Martin Luther, “Third Sunday after Trinity (1 Peter 5:5–11),” in Luther’s Epistle Sermons: Trinity Sunday to Advent, trans. John Nicholas Lenker, vol. III, The Precious and Sacred Writings of Martin Luther (Minneapolis, MN: The Luther Press, 1909), 74.

Shane Lems
Covenant Presbyterian Church (OPC)
Hammond, WI, 54015

“…Mid All Harms” (Luther)

 Here’s a great Reformation hymn with an excellent structure: Father, Son, and Holy Spirit.  It’s by Martin Luther and it’s called “We All Believe in One True God.”

We all believe in one true God,
Maker of the earth and heaven,
The Father who to us the power
To become his sons have given.
Soul and body guard us, guide us,
‘Mid all harms will keep and cherish,
That no ill shall ever betide us.
He watches o’er us day and night,
All things are governed by His might.

And we believe in Jesus Christ
Lord and Son of God confessed
From everlasting days with God
In like power and glory blessed.
By the Holy Ghost conceived,
Born of Mary, virgin mother,
That to lost men who believed
He should Savior be and Brother;
Was crucified and from the grave,
Through God, is risen,
Strong to save!

We in the Holy Ghost believe,
Who with Son and Father reigneth,
One true God; He the Comforter,
Feeble souls with gifts sustaineth,
All his saints, in every nation,
With one heart this faith receiving,
From all sin obtain salvation,
From the dust of death reviving;
These sorrows past, there waits in store
For us, the life forevermore!

Martin Luther, from “We All Believe in One True God” found in The Hymns of Martin Luther.

Shane Lems
Hammond, WI, 54015

 

Civil Authority as God’s Institution (Luther)

 I’ve been enjoying Martin Luther’s commentary on the Genesis Flood; it’s been interesting, helpful, and even encouraging in a Christian way.  Today as I was studying Genesis 9:1-17 I came across the following statements Luther made on what this text has to do with civil government. These comments are based on Luther’s exposition of Genesis 9:4-5 (But you must not eat meat that has its lifeblood still in it. And for your lifeblood, I will surely demand an accounting. I will demand an accounting from every animal. And from each human being, too, I will demand an accounting for the life of another human being. Whoever sheds human blood, by humans shall their blood be shed [NIV]).  Can you hear some echoes of Romans 13?

…Now God adds a commandment pertaining to civil government. Since it was no more a sin to kill an ox or a sheep for food than it was to pluck a flower or an herb growing in the field, there was some danger that men might misuse this God-given power over the beasts and go beyond it even to the shedding of human blood. Hence, he now adds a new law, that human blood must not be shed…

…Here, however, God bestows a share of his authority upon man, giving him the power of life and death, that thus he may be the avenger of bloodshed. Whosoever takes man’s life without due warrant, him God subjects not only to his own judgment, but also to the sword of man. Though God may use man as his instrument in punishing, he is himself still the avenger.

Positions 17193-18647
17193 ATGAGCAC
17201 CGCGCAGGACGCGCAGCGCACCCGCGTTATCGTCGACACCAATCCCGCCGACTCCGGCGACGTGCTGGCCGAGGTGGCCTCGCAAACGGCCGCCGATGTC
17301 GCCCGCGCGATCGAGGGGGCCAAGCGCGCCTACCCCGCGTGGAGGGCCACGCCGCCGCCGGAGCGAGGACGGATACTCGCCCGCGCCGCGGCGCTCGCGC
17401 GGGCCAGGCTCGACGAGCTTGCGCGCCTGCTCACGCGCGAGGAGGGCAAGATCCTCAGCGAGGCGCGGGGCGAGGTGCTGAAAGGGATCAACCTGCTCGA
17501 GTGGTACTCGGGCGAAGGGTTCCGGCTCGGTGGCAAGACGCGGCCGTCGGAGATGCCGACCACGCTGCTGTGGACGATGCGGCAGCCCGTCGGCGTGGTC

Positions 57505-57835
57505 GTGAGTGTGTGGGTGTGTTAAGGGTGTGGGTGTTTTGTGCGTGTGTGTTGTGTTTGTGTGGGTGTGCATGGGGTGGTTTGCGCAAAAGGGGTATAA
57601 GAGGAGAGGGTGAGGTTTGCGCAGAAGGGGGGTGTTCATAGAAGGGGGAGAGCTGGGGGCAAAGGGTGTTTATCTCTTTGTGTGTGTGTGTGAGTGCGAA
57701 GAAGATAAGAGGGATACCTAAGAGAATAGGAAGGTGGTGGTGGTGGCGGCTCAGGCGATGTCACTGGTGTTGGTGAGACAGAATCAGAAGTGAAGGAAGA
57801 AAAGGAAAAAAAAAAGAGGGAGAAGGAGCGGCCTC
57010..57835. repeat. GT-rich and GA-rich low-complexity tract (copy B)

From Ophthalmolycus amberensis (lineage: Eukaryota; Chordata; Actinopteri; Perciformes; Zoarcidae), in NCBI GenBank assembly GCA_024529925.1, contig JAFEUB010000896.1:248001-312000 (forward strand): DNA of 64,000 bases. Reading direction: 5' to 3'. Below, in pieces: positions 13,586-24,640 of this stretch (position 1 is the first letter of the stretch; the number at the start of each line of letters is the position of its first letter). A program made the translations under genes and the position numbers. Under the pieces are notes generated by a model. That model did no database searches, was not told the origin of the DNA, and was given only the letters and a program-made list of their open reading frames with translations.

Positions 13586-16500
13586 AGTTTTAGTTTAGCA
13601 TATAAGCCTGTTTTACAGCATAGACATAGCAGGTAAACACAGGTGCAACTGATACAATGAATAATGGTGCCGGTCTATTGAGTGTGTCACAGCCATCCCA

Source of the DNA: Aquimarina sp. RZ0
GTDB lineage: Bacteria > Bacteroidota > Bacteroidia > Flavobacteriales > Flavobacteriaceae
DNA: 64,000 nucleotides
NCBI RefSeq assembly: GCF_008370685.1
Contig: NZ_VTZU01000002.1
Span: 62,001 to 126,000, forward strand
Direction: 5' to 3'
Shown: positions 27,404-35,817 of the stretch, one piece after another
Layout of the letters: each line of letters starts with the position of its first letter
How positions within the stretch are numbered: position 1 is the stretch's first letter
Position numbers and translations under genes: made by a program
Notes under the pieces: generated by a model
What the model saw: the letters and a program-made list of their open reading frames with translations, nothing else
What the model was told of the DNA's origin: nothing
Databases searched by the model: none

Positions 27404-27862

This is the source from which spring all civil laws and the laws of nations.

Heed, then, this passage. It establishes civil authority as God’s institution…

The importance of this text and its claim to attention consists in the fact that it records the establishment of civil authority by God with the sword as insignia of power, for the purpose that license may be curbed and anger and other sins inhibited from growing beyond all bounds. Had God not granted this power to man, what kind of lives, I ask you, would we lead? He foresaw that wickedness would ever flourish, and established this external remedy to prevent the indefinite spread of license. By this safeguard God protects life and property as by a fence and a wall.

Martin Luther, Luther on Sin and the Flood: Commentary on Genesis, ed. John Nicholas Lenker, trans. John Nicholas Lenker, vol. II, The Precious and Sacred Writings of Martin Luther (Minneapolis, MN: The Luther Press, 1910), 277.

Shane Lems
Hammond, WI, 54002

God’s Speaking About Himself (Luther)

 John Calvin famously said that God “lisps” when he speaks to us (Institutes, I.xii.1).  That is, our infinite God accommodates himself to us in a way that we finite humans can understand.  For example, although God is invisible and does not have a body, in his Word he often mentions his eyes, hands, and ears.  Martin Luther also discussed accommodation in his comments on Genesis 6:6, where the text talks about God “regretting” or “repenting” (נָחַם) that he made man.  Here are a few quotes from Luther’s comments:

 …God himself condescends to the low plane of our understanding and presents himself to us with childlike simplicity in representations, as in a guise, so that he may be made known to us in some way. Thus the Holy Spirit appeared in the form of a dove; not because he is a dove, but in this crude form he desired to be recognized, received and worshiped, for it was really the Holy Spirit. No one, to be sure, will say that the same passage defines God as a voice speaking from heaven, yet under this crude image, a human voice from heaven, he was received and worshiped.